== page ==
The culture of public life has changed dramatically. For the first half-century after Independence, accepted norms for probity in public life required that public officials kept a careful public distance from private business. Today they are so closely bound together by the hip that it is routine for people in high office to benefit from and share the opulent life-styles of the super-rich, and they pass this off as contributions to nation-building.
One particularly tragic outcome of this contemporary era of crony capitalism is the highly accelerated dispossession, actively facilitated by state authorities, of India’s most impoverished tribal communities, by big industry hungry for the coal and mineral reserves over which thedisinge forested habitations lie.
The price of crony capitalism
Another outcome of the new age of crony capitalism is very high public subsidies for big business, reflected for instance in the over Rs five lakh crore of revenues foregone to industry in every budget, and this at the expense of adequate public funding of health care, education, water, sanitation and social protection, and the farm sector. This has led development economist Jean Dreze to describe India as a world champion of social under-spending.
In particular, out-of-pocket expenditure on health care is twice the levels of public spending, a disgraceful record unmatched by most countries. Our public schools are shamefully under-resourced with trained and motivated teachers and basic infrastructure, and only seven per cent people are still able to complete their college graduation. Nine in ten persons are in informal employment, and they are deprived of any or adequate pensions in their old age.
Many believe that the retreat of the Indian state away from the principle of primary public responsibility for health, education and social protection of its disadvantaged populations, and from redistributive taxation since the 1990s, was part of the package of economic reforms driven by the Washington Consensus of the World Bank and the International Monetary Fund. But even these institutions have begun to acknowledge that they may have been drastically wrong.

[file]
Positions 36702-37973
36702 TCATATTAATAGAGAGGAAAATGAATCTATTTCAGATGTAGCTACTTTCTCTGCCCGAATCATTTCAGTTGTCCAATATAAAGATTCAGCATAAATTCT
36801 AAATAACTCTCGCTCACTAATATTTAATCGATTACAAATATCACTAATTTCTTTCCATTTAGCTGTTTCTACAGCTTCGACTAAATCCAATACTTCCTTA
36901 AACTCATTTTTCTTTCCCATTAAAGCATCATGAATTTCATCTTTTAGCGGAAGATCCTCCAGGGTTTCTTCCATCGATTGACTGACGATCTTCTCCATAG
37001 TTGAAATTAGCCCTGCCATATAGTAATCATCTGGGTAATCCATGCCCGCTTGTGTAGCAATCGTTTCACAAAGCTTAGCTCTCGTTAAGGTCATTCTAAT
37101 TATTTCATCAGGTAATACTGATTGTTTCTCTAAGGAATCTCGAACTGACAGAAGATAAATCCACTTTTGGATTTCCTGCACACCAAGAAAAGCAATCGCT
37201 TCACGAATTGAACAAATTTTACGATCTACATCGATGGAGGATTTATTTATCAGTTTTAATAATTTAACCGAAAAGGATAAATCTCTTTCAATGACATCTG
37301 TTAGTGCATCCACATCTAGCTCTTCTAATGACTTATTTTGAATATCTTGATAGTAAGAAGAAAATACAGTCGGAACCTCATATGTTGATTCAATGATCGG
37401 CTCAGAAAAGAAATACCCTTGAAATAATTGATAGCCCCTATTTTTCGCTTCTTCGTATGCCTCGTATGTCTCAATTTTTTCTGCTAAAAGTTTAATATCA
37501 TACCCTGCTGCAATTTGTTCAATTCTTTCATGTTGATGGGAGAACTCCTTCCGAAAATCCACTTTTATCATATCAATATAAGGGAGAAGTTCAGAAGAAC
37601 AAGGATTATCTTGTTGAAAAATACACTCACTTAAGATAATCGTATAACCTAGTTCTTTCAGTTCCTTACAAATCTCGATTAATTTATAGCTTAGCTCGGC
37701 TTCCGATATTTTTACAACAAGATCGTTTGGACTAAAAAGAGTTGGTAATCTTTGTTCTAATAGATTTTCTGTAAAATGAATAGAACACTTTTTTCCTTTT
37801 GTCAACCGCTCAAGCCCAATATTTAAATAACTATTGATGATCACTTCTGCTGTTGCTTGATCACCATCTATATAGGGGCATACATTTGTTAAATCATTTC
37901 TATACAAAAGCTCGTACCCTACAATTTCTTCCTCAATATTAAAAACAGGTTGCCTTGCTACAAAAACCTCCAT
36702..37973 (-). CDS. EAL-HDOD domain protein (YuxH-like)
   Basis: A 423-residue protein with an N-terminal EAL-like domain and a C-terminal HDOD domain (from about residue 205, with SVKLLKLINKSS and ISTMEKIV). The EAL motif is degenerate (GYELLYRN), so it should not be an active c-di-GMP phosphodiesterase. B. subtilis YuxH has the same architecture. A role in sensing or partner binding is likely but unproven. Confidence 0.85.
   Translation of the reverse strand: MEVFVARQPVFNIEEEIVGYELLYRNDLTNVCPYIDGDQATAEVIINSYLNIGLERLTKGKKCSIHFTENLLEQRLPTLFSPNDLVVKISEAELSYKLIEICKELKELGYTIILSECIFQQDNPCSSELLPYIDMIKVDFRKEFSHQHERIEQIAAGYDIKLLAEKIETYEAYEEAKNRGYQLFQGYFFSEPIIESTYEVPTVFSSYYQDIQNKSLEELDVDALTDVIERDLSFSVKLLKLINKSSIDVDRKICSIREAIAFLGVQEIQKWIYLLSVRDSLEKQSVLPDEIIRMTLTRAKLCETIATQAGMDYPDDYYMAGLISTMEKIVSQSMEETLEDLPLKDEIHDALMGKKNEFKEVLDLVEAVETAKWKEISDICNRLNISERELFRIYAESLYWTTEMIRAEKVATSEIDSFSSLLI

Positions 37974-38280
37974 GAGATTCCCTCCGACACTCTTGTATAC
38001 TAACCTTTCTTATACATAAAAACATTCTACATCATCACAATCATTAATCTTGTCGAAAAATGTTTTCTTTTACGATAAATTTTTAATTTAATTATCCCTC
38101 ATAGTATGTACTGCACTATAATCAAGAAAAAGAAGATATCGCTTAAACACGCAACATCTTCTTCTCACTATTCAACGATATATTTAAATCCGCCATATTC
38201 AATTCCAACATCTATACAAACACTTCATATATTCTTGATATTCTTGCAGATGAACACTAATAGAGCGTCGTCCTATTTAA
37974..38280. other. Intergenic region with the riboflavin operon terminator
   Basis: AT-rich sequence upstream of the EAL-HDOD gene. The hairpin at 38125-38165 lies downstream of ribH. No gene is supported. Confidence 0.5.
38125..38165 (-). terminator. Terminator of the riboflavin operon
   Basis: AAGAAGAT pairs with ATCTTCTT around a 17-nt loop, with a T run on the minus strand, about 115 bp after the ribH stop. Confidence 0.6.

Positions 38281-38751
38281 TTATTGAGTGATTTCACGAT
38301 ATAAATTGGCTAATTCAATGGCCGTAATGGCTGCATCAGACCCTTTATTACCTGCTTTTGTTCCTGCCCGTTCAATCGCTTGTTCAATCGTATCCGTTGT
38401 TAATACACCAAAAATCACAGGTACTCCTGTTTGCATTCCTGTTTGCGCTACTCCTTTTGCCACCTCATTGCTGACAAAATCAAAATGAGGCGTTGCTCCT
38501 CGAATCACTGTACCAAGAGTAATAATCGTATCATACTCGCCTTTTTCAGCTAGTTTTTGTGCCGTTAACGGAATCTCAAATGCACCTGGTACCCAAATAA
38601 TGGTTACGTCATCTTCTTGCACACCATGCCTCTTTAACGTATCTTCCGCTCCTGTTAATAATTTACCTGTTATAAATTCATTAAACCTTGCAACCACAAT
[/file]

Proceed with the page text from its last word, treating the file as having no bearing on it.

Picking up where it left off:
In 2014, the president of the World Bank, Jim Yong Kim, admitted that the assumption that people in poor countries should pay for healthcare was wrong: “There’s now just overwhelming evidence that those user fees actually worsened health outcomes. So did the bank get it wrong before? Yeah. I think the bank was ideological.”
In any honest assessment of economic reforms in India, it is imperative that we admit that the movement away from public provisioned health and education has been a mistake that has resulted in enormous avoidable human suffering and loss for millions of our people. But there is little evidence of such soul-searching.
Economy of exclusion
In a similar self-critical tone, Christine Lagarde, managing director of the IMF has said, “In far too many countries, the benefits of growth are being enjoyed by far too few people. This is not a recipe for stability and sustainability.” She went on, “Let me be frank: in the past, economists have underestimated the importance of inequality. They have focused on economic growth, on the size of the pie rather than its distribution. Today, we are more keenly aware of the damage done by inequality. Put simply, a severely skewed income distribution harms the pace and sustainability of growth over the longer term. It leads to an economy of exclusion, and a wasteland of discarded potential.”